Friday, March 11, 2016, by Richard Weber, Publisher of the Arlington Spectator
All of the Arlington City Council Candidates were asked to answer this question:
The MAX has been a failure. With a goal of 300-500 daily riders, it has never had a month where it averaged the midpoint. The numbers for calendar 2015 compared to calendar year 2014 are down. What are your thoughts on the MAX deal and other forms of public transportation?
Charlie Parker, incumbent District 1:
First of all, I have to say that not everyone is able to get to where they need to go. Not all people are as fortunate as most, with their own private cars. The elderly, the impaired, and others are very challenged in moving around our city. So there is a need. Super Bowl committees, NCAA committees etc. have noticed that Arlington has no mass transit, and it is their opinion that this is needed. So not having some sort of mass transit is a knock on our city. Since there is a need the situation must be dealt with in some form. The question that you posed is about the MAX specifically. The MAX has proven in my estimation not to be the solution to this problem. Other forms of transportation must be considered.
The funding for the MAX was as follows:
The first year was funded by the City $350k, UTA $230k and the Chamber $120k for a total of $700k.
The second year was funded totally by the North Texas Council of Governments through Job Access Reserve Commute (JARC) funds, $700k.
The third year was funded $187.5K by the city and $187.5k by UTA and the rest by JARC funds.
Ridership has averaged 272 trips a day for the three years in question. If the MAX was going to be successful it had to become self-sufficient. This would have required an average ridership of approximately 500 trips per day was needed. This didn’t happen and therefore the MAX has failed and should be terminated in my opinion. I will not support the MAX in the future. But this still does not answer the question of what should be done to solve the movement of the less fortunate and the visitors in our city.
Kelly Canon, challenger District 1
I was never in favor of the MAX deal, and strongly voiced my opposition at its inception. It began as a 2-year “pilot” program, and has been a drain on our economy ever since, as ALL mass transit programs are, throughout the country. The MAX program represents the city council’s insatiable urge to provide mass transit to a city that voted down such nonsense three separate times over the last two decades. Each election reflected a stronger opposition from the last.
Some critics may say that Arlington is “behind the curve” with the absence of mass transit, but I’d like to look at it as Arlington having some of the smartest voters in the country! The city should be looking at promoting private sector transit solutions without government subsidies. Charitable organizations can fill this void, as well as non-traditional private services, like “Uber” and “Lyft”. Also, the larger businesses can offer shuttle services for their employees, and also for transportation to/from private or public functions and events. Bottom line: The private sector is much more effective at providing public transportation, and should be encouraged to do so.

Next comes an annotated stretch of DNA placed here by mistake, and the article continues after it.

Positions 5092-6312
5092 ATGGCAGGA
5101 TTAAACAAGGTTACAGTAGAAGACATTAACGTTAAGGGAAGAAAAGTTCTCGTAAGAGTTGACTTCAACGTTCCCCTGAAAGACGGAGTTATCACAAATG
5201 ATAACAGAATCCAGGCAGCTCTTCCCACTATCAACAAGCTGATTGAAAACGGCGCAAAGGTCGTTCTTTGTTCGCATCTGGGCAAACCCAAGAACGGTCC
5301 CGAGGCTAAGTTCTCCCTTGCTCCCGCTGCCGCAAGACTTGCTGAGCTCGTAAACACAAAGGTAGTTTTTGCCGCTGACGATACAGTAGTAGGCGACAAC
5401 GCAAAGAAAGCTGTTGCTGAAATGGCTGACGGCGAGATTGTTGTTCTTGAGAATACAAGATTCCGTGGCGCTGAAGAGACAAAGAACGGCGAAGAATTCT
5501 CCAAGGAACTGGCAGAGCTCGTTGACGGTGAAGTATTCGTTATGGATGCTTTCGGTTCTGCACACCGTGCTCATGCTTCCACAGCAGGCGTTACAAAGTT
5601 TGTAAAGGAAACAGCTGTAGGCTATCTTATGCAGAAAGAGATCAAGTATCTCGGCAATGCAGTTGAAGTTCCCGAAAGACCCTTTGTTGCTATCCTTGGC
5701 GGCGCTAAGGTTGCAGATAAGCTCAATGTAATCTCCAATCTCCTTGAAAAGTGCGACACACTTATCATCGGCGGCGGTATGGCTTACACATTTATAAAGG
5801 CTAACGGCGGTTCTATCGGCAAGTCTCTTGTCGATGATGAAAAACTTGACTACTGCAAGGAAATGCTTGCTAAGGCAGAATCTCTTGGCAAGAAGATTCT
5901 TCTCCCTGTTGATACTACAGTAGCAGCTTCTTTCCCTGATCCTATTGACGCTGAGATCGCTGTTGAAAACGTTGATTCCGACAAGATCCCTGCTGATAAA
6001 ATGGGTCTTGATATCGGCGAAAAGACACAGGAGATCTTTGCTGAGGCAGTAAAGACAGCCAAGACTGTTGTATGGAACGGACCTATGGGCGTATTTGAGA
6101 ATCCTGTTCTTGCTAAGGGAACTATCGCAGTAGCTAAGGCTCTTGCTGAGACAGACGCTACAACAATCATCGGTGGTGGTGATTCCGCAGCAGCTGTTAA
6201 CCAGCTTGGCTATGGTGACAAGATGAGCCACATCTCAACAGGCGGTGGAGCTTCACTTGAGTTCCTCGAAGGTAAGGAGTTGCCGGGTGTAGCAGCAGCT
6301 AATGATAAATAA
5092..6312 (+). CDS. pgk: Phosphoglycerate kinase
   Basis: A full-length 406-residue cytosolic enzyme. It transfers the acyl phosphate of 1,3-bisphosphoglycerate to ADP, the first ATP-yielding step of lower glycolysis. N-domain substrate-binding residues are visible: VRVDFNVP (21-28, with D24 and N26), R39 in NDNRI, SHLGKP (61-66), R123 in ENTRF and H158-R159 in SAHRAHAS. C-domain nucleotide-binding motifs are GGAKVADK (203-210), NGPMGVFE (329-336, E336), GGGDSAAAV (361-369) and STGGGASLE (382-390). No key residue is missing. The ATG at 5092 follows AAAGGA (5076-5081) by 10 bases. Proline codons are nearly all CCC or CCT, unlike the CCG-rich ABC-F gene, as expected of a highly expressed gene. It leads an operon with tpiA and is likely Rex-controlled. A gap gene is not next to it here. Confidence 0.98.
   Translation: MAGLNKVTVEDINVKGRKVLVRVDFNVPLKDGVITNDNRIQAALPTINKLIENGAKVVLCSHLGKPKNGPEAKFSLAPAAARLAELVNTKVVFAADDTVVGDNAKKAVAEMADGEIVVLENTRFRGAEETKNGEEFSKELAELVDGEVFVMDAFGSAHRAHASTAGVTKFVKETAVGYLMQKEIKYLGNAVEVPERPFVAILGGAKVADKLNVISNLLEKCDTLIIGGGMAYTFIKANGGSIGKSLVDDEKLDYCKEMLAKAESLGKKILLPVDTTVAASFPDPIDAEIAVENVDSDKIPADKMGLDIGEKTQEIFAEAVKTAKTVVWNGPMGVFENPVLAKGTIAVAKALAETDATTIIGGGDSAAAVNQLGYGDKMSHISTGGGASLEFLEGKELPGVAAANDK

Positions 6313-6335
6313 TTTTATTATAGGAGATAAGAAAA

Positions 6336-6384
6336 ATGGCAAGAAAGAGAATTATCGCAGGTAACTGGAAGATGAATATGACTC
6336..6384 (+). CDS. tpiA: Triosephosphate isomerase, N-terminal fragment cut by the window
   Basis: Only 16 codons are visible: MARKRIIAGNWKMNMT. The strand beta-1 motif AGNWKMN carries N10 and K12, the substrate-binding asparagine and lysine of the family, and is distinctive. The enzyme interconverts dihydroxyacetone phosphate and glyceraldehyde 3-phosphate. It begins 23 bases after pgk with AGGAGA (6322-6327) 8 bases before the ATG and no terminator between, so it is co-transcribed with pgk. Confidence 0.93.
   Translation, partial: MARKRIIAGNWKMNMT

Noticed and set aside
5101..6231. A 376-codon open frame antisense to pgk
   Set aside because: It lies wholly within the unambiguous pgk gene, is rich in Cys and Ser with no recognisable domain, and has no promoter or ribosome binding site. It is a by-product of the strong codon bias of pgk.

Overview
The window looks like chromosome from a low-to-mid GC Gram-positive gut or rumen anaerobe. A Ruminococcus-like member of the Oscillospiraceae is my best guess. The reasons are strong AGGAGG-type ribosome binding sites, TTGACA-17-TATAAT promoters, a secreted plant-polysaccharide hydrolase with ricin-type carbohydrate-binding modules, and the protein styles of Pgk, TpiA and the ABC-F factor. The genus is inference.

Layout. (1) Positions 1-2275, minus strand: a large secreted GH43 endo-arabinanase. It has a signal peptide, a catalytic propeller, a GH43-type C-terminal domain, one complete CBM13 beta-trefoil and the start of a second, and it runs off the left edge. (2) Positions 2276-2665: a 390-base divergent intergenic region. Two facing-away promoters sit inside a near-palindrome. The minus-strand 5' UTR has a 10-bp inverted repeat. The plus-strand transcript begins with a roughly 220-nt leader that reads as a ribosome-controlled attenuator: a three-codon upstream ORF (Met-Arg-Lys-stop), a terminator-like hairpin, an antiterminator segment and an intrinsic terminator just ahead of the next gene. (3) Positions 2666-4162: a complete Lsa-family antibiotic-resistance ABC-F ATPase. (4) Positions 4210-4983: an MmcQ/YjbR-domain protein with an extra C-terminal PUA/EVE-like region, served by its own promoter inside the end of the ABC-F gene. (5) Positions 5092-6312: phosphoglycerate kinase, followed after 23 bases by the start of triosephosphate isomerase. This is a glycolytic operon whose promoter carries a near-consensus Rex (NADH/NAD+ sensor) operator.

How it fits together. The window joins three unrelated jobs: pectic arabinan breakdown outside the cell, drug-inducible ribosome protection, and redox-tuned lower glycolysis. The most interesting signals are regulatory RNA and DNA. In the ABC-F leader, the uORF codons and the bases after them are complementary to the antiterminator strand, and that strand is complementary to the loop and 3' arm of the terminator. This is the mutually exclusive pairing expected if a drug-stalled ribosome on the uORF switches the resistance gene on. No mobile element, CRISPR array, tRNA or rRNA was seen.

Daniel Wojcik, former candidate District 7
Due to an unforeseen personal issue, I have withdrawn from the race.
Victoria Farrar-Myers, candidate District
The MAX has not been a successful experiment and should be discontinued. The original proposal would have used Dan Dipert buses and would have been totally free to riders. The current configuration uses Dart Buses because Dart said they would not allow the use of Dipert Buses. DART is eager to get Arlington to join their system, and sees our city as a revenue source for their own advancement.
Chris Dobson, candidate District 7
The Arlington Max fails as a meaningful form of mass transit due to its anemic nature. Without weekend or late night service it fails to provide an option for those riders whom would use it for purposes other than simple commuting. However this is not an endorsement of bussing but simply a reflection of the system imposed. A far better system for mass transit can and should be achieved by collecting data from all citizens and residents of Arlington in order to better tailor the forms and routes of this important civic function.
Candidates refusing to respond: Sheri Capehart and Robert Shepard.
Richard Weber, publisher of the Arlington Spectator, is that rare citizen who devotes time to civic duty and involvement. For doing so, he receives little thanks. Most citizens have more important things on their minds—TV, football, enjoying their retirement, etc. Not Richard. You’ll find him at City Council afternoon and evening sessions, at school board meetings, publishing Arlington Spectator, and helming AARG (Arlington Alliance for Responsible Government). Richard is not welcome at Mayor Cluck’s City Hall, where every effort is made to muzzle Richard and any other citizen who believes taxpayers should have a voice in government. Richard’s selfless effort is one of the things that inspired us to begin publishing Opinion Arlington.